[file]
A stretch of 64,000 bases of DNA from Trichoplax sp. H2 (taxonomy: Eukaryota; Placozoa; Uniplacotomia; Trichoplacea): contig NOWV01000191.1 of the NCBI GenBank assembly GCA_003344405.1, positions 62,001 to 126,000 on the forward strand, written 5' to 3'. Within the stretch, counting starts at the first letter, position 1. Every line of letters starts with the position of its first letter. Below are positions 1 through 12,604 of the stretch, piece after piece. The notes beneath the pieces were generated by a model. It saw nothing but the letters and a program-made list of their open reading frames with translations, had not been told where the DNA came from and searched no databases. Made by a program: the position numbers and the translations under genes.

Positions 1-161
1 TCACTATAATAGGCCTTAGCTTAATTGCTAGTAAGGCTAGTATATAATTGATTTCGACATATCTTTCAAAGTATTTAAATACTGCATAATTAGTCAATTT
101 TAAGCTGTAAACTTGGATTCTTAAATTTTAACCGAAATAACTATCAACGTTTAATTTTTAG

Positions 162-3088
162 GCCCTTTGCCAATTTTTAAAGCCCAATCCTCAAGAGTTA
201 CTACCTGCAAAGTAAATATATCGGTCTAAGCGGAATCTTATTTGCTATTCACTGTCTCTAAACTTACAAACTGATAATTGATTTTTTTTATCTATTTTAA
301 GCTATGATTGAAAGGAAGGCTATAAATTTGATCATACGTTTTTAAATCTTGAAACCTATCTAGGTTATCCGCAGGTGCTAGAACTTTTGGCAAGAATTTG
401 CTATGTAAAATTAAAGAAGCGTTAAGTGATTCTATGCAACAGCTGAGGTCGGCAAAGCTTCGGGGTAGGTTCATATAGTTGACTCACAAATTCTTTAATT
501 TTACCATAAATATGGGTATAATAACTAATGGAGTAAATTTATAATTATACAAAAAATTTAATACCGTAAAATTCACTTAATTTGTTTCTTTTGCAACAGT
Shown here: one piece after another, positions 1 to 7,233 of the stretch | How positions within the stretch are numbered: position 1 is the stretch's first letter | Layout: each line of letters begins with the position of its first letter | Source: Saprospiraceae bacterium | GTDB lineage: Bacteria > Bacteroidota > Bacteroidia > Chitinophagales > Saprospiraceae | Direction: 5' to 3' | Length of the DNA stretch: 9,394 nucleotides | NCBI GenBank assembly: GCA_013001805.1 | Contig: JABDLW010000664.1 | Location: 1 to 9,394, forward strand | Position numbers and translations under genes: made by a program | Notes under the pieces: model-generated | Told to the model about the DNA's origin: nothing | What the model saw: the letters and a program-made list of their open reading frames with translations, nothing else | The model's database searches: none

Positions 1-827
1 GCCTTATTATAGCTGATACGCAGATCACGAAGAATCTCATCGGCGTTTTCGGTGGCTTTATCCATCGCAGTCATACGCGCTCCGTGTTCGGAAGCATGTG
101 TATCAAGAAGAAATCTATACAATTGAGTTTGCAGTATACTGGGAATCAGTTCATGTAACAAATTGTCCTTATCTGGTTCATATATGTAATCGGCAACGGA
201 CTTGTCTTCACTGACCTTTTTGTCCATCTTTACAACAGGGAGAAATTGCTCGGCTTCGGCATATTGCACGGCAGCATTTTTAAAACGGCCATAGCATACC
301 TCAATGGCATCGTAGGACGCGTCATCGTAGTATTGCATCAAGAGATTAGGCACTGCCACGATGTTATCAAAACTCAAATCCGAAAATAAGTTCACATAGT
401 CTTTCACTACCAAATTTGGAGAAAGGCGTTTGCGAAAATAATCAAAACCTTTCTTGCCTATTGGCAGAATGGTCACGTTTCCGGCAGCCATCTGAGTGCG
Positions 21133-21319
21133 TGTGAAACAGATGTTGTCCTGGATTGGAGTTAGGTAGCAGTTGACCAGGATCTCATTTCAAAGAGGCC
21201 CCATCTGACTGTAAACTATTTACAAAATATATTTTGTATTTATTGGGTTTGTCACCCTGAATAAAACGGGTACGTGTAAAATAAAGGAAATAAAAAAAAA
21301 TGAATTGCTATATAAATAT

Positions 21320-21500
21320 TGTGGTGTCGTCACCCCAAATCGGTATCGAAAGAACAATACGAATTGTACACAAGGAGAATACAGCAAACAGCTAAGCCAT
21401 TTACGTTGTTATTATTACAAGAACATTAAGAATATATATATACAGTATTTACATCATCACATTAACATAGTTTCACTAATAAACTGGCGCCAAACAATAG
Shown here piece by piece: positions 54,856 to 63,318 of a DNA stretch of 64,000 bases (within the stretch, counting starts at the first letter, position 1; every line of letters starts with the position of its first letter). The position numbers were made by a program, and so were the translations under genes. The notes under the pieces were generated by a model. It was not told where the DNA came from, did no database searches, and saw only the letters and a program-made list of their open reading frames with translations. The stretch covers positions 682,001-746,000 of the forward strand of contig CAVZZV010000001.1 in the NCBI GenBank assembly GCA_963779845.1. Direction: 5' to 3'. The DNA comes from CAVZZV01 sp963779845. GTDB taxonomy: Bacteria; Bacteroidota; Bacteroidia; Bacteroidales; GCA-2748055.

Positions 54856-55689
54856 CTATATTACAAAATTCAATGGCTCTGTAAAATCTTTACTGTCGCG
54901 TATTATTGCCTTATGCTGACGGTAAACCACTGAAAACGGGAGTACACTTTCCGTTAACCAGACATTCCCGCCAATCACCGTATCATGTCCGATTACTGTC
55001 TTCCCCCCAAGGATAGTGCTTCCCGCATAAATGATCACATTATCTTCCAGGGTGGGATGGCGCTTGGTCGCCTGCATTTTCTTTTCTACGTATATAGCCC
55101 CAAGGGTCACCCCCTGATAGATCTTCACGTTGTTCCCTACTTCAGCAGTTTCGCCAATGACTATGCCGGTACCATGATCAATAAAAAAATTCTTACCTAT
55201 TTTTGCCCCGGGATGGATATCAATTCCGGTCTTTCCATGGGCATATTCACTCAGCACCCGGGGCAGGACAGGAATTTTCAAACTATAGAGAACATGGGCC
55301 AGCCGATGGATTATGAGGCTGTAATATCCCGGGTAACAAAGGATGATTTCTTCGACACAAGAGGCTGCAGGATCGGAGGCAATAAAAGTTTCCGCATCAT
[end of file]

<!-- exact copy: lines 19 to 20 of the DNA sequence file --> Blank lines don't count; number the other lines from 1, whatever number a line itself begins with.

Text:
21133 TGTGAAACAGATGTTGTCCTGGATTGGAGTTAGGTAGCAGTTGACCAGGATCTCATTTCAAAGAGGCC
21201 CCATCTGACTGTAAACTATTTACAAAATATATTTTGTATTTATTGGGTTTGTCACCCTGAATAAAACGGGTACGTGTAAAATAAAGGAAATAAAAAAAAA